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Feasibility of Armed Revolt

Clayton Cramer has an article that examines the question, in relation to some snark from the Politico about Florida Senate candidate Marco Rubio’s remark that the Iranians could stand to be armed:

If Rubio had said “the Iranians would benefit from having a right to own pianos right now,” that would be odd or illogical. But what’s so odd or “questionable” in suggesting that a population confronting a corrupt, dishonest, thuggish government would benefit from being armed?

Read the whole thing.  While I don’t think armed revolt is a feasible or desirable means to redress grievances against a legitimate, elected government, against a government like Iran, it would have utility.  The Second Amendment is an insurance policy against petty despots, and motivated minorities who might gain enough support to take over a government.  But along with that has to come people’s willingness to resist, in large enough numbers to make a difference.

5 Responses to “Feasibility of Armed Revolt”

  1. Don Gwinn says:

    These people are so far gone they actually think they can just mention that someone mentioned that people could use guns when armed men are shooting them to death in the streets.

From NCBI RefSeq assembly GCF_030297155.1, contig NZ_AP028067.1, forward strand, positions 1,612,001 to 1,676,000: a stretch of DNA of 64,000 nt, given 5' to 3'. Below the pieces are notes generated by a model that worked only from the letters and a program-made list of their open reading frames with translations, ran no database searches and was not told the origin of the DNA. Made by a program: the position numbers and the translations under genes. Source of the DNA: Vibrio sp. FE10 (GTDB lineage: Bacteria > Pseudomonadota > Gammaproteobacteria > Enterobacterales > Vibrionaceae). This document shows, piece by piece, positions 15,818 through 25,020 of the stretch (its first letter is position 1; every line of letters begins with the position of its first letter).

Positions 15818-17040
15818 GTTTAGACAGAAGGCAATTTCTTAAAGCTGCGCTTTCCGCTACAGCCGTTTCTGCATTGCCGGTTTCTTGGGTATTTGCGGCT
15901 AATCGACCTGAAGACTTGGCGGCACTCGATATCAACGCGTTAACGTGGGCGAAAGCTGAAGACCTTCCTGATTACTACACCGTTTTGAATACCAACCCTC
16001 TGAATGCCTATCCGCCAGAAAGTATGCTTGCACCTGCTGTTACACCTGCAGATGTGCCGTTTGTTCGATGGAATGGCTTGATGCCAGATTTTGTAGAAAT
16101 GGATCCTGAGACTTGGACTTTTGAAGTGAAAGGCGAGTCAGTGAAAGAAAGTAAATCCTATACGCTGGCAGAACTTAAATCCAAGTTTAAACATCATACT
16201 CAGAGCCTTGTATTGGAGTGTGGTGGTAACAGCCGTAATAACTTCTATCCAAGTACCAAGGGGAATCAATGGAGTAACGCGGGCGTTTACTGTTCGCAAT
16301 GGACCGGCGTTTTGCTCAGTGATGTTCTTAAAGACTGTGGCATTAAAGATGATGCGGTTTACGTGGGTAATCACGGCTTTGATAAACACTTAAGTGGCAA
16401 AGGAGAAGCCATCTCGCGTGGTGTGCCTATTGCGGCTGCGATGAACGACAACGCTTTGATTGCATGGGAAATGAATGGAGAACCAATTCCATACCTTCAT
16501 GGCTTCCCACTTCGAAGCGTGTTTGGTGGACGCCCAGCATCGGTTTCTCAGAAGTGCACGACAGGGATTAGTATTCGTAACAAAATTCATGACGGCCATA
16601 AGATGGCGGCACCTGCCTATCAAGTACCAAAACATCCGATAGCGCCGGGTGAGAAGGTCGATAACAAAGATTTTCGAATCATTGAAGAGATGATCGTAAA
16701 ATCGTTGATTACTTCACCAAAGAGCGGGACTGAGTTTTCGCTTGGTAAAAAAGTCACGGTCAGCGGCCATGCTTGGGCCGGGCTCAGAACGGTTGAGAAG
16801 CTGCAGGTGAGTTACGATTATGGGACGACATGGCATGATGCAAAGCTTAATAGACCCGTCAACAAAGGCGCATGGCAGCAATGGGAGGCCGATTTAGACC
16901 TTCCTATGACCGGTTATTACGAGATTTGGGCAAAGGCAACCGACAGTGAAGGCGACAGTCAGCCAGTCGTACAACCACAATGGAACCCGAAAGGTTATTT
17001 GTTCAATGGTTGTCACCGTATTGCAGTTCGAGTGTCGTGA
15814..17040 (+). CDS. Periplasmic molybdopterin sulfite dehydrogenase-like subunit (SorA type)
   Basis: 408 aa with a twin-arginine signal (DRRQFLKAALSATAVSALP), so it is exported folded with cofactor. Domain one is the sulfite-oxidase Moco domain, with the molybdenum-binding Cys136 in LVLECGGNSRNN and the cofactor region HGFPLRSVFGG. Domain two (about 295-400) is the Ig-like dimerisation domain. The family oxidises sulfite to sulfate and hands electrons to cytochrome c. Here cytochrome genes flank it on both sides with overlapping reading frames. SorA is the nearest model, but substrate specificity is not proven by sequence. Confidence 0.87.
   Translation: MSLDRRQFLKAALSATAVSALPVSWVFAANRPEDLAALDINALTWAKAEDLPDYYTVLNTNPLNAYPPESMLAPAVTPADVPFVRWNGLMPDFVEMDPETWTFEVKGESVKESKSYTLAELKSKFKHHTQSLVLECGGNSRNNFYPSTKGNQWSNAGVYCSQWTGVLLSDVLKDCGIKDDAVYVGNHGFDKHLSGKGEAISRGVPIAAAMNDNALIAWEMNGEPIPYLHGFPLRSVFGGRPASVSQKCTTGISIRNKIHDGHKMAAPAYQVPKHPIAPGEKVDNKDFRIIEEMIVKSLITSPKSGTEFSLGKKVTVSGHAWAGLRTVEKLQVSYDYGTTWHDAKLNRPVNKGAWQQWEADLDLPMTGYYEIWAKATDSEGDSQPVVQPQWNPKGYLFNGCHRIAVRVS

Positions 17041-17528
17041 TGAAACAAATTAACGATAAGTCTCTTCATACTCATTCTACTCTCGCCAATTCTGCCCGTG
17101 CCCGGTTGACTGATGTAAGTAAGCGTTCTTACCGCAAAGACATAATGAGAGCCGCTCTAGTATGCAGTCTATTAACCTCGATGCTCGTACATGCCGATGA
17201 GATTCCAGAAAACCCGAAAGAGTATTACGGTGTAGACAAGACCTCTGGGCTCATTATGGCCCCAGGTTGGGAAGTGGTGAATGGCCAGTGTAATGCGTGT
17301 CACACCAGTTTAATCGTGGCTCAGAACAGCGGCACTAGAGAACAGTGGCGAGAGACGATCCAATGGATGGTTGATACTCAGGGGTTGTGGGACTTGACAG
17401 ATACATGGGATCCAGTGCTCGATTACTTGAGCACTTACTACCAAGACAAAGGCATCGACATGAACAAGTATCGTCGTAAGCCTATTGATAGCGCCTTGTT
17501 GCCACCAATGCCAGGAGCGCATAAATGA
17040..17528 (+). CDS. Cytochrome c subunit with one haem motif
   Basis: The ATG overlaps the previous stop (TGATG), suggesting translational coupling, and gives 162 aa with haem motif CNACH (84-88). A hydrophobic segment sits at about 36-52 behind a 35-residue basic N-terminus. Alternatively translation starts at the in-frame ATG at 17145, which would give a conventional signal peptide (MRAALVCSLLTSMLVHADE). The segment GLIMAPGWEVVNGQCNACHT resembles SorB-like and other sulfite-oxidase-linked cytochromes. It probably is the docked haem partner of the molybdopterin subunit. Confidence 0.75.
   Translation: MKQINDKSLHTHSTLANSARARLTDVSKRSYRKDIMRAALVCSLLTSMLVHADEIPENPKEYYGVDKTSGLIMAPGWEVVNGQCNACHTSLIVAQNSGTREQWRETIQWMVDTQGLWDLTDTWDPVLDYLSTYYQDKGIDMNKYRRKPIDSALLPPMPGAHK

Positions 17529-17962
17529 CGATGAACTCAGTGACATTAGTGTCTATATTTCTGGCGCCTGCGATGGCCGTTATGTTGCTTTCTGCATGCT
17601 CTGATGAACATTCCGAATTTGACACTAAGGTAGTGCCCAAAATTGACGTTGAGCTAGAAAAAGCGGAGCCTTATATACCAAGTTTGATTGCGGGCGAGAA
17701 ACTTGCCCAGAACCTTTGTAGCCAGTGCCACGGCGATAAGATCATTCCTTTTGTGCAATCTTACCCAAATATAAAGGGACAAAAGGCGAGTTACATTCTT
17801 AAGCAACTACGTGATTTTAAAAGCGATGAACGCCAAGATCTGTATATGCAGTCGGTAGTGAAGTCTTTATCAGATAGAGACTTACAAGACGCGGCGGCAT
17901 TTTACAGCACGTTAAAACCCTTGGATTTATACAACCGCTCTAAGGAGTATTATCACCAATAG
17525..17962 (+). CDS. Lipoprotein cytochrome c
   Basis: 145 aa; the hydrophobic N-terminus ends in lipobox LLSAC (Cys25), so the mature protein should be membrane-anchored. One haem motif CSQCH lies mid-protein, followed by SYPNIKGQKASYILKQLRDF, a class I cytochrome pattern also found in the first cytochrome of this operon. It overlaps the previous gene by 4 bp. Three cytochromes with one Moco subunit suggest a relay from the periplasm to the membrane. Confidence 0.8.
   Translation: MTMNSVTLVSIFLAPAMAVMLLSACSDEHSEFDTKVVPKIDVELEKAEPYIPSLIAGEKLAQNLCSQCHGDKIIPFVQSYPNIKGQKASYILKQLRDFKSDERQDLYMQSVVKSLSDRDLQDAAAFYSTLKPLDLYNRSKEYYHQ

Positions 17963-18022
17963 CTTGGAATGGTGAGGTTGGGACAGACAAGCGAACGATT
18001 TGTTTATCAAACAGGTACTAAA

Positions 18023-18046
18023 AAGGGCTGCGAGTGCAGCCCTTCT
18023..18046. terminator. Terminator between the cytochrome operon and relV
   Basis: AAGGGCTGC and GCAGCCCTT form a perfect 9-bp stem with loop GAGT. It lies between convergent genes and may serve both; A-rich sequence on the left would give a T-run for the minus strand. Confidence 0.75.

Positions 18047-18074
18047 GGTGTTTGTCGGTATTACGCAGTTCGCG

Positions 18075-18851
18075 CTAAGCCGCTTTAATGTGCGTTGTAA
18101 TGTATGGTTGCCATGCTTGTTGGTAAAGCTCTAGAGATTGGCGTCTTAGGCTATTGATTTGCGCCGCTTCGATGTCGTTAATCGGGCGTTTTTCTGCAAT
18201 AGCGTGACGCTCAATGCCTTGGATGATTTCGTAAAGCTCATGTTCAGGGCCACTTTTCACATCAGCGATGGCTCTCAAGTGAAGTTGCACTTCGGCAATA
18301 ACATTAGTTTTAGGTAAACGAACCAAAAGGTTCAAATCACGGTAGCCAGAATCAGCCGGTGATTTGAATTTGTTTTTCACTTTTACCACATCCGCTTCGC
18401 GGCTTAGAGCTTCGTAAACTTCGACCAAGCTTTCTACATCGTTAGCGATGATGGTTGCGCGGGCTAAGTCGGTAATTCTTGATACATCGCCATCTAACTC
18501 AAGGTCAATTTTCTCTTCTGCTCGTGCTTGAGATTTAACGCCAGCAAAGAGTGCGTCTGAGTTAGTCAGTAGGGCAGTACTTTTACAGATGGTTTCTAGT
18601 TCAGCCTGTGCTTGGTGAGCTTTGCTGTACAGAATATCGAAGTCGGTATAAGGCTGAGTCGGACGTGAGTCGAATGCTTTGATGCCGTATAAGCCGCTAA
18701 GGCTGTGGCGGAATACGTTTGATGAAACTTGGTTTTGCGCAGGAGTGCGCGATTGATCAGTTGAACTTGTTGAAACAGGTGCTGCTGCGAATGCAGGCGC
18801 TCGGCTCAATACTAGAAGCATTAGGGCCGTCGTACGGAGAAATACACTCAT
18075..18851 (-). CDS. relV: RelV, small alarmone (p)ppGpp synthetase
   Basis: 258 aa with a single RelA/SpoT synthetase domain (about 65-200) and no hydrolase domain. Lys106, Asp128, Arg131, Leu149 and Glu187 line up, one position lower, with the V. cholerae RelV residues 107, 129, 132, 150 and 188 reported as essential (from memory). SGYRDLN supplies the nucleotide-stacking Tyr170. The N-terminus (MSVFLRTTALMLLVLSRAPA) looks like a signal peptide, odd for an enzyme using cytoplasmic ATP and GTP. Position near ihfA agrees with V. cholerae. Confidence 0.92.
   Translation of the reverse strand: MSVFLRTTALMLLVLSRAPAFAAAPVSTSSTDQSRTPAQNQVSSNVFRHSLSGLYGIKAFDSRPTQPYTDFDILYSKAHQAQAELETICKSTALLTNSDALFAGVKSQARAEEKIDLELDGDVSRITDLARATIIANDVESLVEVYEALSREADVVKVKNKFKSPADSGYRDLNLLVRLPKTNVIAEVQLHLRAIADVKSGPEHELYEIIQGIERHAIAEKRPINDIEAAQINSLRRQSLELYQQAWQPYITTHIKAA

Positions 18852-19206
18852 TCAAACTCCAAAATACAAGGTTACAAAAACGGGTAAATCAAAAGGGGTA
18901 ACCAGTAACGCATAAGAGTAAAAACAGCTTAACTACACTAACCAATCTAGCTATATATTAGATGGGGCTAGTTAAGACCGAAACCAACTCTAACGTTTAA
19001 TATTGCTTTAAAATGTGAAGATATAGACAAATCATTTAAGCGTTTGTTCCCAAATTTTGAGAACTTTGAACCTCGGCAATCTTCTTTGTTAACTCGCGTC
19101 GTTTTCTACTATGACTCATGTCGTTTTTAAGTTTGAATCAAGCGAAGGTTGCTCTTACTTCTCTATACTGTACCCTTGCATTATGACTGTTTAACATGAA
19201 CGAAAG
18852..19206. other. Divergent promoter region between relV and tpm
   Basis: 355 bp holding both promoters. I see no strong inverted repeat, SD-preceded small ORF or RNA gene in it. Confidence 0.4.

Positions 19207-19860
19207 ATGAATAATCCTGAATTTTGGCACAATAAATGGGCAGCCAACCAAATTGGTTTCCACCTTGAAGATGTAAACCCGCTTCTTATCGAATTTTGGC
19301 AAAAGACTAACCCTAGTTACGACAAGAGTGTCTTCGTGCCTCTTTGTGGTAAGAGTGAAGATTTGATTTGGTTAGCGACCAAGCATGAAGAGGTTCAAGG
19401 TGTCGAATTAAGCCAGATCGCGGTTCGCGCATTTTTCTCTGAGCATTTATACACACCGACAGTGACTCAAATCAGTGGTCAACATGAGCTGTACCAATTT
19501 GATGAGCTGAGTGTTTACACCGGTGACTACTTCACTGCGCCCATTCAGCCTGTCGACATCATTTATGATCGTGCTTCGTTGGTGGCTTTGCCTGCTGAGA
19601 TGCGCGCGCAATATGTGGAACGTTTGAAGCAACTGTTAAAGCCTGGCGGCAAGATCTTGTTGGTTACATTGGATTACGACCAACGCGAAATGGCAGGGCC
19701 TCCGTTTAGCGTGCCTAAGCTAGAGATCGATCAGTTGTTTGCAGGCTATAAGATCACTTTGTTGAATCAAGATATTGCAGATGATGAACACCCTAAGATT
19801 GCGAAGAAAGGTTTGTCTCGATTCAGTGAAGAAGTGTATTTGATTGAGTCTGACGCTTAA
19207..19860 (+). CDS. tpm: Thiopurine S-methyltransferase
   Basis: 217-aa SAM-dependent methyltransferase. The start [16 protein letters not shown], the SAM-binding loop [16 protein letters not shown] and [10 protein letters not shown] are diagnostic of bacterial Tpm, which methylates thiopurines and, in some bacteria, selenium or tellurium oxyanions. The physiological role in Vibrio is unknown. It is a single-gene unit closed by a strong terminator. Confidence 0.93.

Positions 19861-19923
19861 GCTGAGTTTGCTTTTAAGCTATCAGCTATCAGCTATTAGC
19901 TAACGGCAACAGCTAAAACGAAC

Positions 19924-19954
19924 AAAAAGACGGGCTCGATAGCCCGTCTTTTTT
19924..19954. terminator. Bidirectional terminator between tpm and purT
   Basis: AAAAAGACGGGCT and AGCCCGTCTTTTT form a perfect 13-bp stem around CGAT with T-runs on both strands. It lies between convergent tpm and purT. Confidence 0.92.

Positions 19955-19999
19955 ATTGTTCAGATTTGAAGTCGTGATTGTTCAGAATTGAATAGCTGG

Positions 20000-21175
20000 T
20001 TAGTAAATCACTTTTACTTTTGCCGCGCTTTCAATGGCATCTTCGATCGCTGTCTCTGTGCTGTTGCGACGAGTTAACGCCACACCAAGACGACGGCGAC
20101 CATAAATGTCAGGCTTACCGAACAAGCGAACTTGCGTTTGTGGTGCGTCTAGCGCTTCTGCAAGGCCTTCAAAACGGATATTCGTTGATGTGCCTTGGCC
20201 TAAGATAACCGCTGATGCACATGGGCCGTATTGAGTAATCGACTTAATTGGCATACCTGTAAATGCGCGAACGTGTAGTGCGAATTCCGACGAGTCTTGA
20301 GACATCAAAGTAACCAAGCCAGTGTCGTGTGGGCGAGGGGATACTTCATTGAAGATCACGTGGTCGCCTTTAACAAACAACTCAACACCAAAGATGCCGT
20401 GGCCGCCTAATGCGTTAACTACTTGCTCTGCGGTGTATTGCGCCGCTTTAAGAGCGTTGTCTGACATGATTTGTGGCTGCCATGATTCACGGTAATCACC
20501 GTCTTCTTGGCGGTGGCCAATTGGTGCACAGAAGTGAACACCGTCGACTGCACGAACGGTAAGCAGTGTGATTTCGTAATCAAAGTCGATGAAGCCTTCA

I mean, what kind of crazy talk is that, responding with armed violence just because someone shot a few bullets through your daughter’s head? Can’t just fly off the handle like that.

  2. Peter says:

    A “legitimate, elected goverment” that breaks it’s own rules ceases to have any legitimacy, Sebastian.

  3. Matt Groom says:

    There have been numerous cases in recent history where legitimately elected governments began to engage in Genocide/Democide, thus rendering themselves illegitimate. The only American system of government that is or can be considered legitimate is one that obeys and upholds the law as set forth by the Federal constitution and various state constitutions. Certain constitutional amendments, namely the 16th and 17th, are as illegitimate as any action that could be taken by the state without any constitutional authority whatsoever. The notion that an armed rebellion is not worthwhile because it may not have popular support seems ill informed at best. I’ll remind you that the percentage of the population who actively supported the American Revolution was only 3%.

  4. Sebastian says:

    If the revolution doesn’t have popular support, what do you do when they vote back in the same government that continues to pass laws you don’t agree with?

    Plus, 3% is the number that were under arms. About 1/3rd of the population supported the revolution. 1/3rd didn’t care, and 1/3rd were Tories.

  5. Sebastian says:

    I outlined my arguments here, here and here

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